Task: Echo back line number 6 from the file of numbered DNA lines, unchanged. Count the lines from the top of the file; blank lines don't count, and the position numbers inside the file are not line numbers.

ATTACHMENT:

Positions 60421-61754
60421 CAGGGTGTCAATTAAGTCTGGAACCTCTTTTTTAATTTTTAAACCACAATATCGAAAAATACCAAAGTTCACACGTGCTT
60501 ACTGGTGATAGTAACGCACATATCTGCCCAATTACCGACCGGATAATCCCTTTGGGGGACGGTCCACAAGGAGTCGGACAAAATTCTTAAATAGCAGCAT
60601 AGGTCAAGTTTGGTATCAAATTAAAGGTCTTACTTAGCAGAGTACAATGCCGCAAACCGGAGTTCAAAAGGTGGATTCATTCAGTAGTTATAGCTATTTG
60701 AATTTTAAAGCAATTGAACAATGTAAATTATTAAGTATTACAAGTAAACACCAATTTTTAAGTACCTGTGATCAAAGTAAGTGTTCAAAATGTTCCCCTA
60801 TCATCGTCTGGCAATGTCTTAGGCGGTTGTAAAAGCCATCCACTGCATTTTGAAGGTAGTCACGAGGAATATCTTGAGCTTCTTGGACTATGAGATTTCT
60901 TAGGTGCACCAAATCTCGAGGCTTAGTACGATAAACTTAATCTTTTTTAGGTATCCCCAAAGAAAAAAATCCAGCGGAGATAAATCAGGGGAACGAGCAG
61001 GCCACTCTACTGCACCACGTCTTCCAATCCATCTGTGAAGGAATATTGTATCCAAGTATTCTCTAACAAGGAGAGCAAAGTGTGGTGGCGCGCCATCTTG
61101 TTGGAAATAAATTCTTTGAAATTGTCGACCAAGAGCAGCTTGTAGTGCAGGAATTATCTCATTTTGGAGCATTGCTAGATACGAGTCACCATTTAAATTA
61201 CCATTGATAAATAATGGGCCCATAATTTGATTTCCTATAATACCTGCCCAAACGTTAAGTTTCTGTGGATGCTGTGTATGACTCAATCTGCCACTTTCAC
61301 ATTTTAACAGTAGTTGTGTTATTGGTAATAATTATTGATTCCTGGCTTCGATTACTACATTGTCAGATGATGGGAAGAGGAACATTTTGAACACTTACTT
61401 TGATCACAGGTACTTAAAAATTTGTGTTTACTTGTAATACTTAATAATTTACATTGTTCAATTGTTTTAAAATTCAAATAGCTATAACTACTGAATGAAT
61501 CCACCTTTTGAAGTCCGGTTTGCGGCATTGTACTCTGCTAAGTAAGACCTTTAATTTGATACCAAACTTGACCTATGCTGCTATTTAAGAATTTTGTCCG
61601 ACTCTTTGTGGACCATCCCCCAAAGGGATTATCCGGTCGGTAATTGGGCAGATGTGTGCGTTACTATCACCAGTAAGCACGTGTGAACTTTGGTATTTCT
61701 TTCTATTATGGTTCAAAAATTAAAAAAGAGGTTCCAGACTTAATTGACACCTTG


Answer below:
60801 TCATCGTCTGGCAATGTCTTAGGCGGTTGTAAAAGCCATCCACTGCATTTTGAAGGTAGTCACGAGGAATATCTTGAGCTTCTTGGACTATGAGATTTCT